Saturday, 22 November 2014

Leaving the zeitgeist for somebody else

Don't you love that word, zeitgeist?

To be honest, I'm never quite sure if I've pronounced it correctly. Is it more like zitegist or zeetgeest? Or zitegeest or zeetgiste? Oh well, as long as I don't have to say it. I know how to write it. And I think I have a rough idea of how to use it.

It always seems to be like a compliment that people pay to writers. Especially writers who are new and hip and happening. I suppose it must be one of the biggest accolades that any up-and-coming writer could receive - that they've really captured the spirit of our times in their writing - they've really captured the zeitgeist.

It's a funny kind of thing. Who decides what the spirit of our times is in the first place? Who has the faintest idea what this zeitgeist thingy actually is? I know I don't. And I'm not even sure that I want to try.

I sometimes feel like I'm working a bit out of time. That my stories exist outside the era that I'm working in, beyond any particularly modern influences. I know that's not true. We're all influenced by the here and now, and the things that are happening around us. But I often feel like I'm in a bit of a bubble, protected from some of the dominant aspects of culture that seem to be a big deal for most other people.

Do I have a problem with that? Not at all. Maybe I'm never going to be acclaimed as the "it now" writer who is capturing the spirit of the times, but so what? Times change. Spirits change. It's easy to be left behind. I like to think I'm creating stories with more of a timeless nature. Hopefully, people will be able to come back to them years later and not find them dated or linked to a specific time.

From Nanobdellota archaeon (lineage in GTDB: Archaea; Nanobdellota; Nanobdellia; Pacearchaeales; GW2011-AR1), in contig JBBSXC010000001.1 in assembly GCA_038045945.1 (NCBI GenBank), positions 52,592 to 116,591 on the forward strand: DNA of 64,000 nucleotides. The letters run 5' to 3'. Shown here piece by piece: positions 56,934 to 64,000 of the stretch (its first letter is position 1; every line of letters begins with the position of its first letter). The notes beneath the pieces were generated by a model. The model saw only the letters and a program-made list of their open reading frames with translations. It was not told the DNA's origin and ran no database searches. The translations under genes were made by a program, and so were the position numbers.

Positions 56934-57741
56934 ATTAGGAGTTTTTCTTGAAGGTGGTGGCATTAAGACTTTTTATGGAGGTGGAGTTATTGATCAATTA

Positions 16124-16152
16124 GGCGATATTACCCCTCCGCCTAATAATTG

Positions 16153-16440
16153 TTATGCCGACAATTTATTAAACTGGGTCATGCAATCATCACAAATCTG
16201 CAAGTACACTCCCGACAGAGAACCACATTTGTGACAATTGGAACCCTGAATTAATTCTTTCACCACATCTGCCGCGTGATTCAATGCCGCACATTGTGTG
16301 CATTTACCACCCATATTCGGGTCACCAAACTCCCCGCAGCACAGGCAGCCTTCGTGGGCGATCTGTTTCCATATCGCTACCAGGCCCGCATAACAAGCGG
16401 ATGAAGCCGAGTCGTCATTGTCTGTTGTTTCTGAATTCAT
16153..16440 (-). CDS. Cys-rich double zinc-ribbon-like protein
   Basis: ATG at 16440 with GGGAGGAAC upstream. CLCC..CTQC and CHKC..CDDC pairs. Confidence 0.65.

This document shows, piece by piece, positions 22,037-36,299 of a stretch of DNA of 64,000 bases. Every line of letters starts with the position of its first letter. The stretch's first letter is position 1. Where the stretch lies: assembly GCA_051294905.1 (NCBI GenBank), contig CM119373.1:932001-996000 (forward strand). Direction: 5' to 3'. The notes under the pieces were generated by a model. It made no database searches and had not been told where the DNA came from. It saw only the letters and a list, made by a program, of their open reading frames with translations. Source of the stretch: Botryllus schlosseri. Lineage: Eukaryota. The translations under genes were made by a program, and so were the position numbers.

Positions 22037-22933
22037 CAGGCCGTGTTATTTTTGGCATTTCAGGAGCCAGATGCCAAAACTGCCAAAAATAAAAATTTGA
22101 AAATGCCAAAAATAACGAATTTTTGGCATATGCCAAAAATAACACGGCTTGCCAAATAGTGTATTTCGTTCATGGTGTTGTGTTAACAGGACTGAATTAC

So I'm off now to write another story which, I hope, will live on for a long time after me. As for capturing the zeitgeist? Well, I'm more than happy to leave that to somebody else.


  1. Zeitgeist is like fashion: once most of us have cottoned onto it the trendsetters have all moved on. I’m like you, I live in my own wee world and there’re windows where I can look out at the real world which I do from time to time and wonder at it but mostly I turn my desk to the wall and get on with my work. I think it’s cool when an author or a musician can produce something that captures an era—Douglas Coupland’s Generation X or Nirvana’s Smells Like Teen Spirit—but these’re flukes. Think of any decade of your life and there’ll be touchstones. Did John Lydon have a clue when he was sitting at the kitchen table penning God Save the Queen and eating beans on toast that he was writing history? God, no.

  2. I think that an artist does what they feel moved to do, and that it's always because they felt that was what they should do at the time. A good marketer makes an active attempt to catch a particular wave in order for their creative process to be more targeted toward the end goal of a pocket full of cash. Either approach or a combination is equally valid. It's probably a fickle society that determines who and what creative endeavors truly capture the spirit of the times.

    Did Shakespeare aim to capture the moment or...did he do his best and later, after the imagination dust settled, people looked at what he'd accomplished and said, "Holly crap, Will, that's awesome!"

    The important part is doing the work. Which you do and you do it well. You're published, you've created good work, and that's pretty excellent. I appreciate what you do because imagination crafted into words and pictures is magical and the skill and effort you put into it are gifts to the world. Pretty cool stuff. Thanks.